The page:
So today, I stand before you as an elder of the church, requesting and pleading, that if you do nothing else, at least establish a fund that is free from companies that are materially supporting the illegal settlements and occupation of Palestinian lands by Israel.  Please do this for myself and others who feel that we are being required to participate in a practice that is in violation of our sense of morality and the Social Principles of our denomination.  Do it because it may help others to know they are not being ignored and have hope; and, to help others know that while we support their right to exist in peace and security with dignity, it can’t be in violation of those same principles for others.  

I sincerely thank you for your time and consideration!

Our Call to Divestment: Part I

Monday, December 10th, 2012

This past Friday, MFSA staff members Chett Pritchett and Rev. Steve Clunn presented at a public forum of the General Board of Pension and Health Benefits, encouraging the board to create a pension option that is divested from the occupation of Palestine by Israeli settlers. Below is the presentation by Chett Pritchett, Interim Executive Director.

General Secretary, Board Members, and Staff of the General Board of Pensions and Health Benefits, 

My name is Chett Pritchett, and I serve as the Interim Executive Director of the Methodist Federation for Social Action.  I am thankful for this opportunity to speak to you today.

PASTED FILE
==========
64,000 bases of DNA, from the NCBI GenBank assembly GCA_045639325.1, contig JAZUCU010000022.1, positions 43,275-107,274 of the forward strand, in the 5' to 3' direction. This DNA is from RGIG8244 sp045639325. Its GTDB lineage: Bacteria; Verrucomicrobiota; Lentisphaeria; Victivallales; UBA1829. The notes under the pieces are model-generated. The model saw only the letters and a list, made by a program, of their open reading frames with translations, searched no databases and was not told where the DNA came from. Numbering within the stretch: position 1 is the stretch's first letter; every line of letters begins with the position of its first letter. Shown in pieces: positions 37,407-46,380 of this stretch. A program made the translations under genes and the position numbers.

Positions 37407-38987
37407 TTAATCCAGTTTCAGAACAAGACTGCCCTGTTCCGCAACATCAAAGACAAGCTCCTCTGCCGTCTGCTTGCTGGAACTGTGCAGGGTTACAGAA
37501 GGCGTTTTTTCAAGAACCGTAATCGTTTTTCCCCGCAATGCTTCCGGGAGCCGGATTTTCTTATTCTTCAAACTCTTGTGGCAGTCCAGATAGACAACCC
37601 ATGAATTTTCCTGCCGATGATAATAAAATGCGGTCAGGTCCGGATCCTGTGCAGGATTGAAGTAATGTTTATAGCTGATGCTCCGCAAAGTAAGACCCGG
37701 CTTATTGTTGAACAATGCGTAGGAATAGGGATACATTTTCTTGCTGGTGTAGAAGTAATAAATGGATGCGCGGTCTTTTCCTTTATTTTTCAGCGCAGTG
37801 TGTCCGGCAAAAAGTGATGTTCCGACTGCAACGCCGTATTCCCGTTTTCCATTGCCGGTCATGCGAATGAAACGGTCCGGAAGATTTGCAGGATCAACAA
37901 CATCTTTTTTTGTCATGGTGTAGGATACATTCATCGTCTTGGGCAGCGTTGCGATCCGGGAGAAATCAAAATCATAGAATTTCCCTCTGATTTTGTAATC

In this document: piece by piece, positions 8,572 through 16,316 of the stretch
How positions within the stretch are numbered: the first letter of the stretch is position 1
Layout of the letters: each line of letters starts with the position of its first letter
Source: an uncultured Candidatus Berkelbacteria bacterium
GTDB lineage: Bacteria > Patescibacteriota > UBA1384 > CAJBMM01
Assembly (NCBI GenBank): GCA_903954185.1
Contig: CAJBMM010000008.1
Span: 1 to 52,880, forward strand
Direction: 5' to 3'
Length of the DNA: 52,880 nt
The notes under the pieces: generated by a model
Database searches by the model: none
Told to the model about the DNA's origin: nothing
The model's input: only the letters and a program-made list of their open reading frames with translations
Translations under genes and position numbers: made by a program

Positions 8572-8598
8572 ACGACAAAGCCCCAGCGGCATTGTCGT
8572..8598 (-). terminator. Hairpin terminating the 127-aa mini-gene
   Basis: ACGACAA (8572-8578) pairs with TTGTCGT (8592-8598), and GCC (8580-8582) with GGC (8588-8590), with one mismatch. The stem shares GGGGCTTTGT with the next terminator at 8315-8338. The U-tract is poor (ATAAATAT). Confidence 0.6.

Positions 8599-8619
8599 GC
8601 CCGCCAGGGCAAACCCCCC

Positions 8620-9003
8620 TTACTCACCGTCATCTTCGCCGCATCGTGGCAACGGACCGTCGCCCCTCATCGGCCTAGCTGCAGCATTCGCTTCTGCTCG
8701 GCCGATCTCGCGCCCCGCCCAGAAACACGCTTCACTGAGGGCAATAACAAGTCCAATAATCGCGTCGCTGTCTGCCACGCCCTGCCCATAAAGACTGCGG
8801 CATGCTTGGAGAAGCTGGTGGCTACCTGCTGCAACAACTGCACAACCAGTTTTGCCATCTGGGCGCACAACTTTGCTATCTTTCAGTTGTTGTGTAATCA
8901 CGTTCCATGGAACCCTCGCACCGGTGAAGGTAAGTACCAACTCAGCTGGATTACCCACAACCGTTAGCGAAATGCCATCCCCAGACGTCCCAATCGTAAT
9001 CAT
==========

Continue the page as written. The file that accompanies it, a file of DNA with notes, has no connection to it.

In 1993, 4 friends and I represented my high school in our County Board of Education’s “Global Summit.” Each high school team was assigned a country and charged with researching the political, economic and social issues of that country and form Model United Nations-like petitions so that we might learn to engage in civil discussions. Teams were also encouraged to learn about cultural expressions like food, clothing, and music. To facilitate all of these experiences, teams were paired with international students at local universities. 

This is how I met Haitham. Even in 1993, organizers of the Global Summit had the foresight to share the stories and experiences of the Palestinian people. Haitham talked with us about the basic needs that were a struggle for the Palestinian people: clean water, access to health care, and most importantly, the need for self-governance and recognition in the global community. We also learned about Palestinian culture, religious expressions, and traditional food. I learned how to make kibbeh, and even though it was a culinary failure, our Global Summit team ate it, sharing in solidarity with our new friend.

When the day of the Global Summit arrived, we tasted the difficulty of engaging in international discourse from the perspective of a nation that was both un-recognized diplomatically and occupied by a neighboring state. That day we learned the importance of building relationships with others and asking them to stand in solidarity with us.

I don’t know where Haitham is today. But I do know that his fellow Palestinians have asked us to stand in solidarity with them as they continue to struggle for independence, recognition, and self-determination.

In the area that many of us know as the West Bank, a separation wall has been constructed, turning towns and villages into prisons, cutting off the economic necessities needed for communities to flourish. Palestinians in Gaza live in inhumane conditions, under permanent blockade and cut off from other Palestinian territories. 

There are shrinking economic options for the Palestinian people. Agricultural land has been confiscated for Israeli settlements – no longer are farmers able to raise sheep or harvest olives for their livelihood. Access to clean water, a necessity for life, is limited. 

Personal humiliation happens at military checkpoints as Palestinians traveling to work, school, and hospitals are dehumanized. Families have been separated and religious liberty has been limited, as many Arab, Christian clergy are regularly stopped from entering Jerusalem, under the false pretext of security. [cite]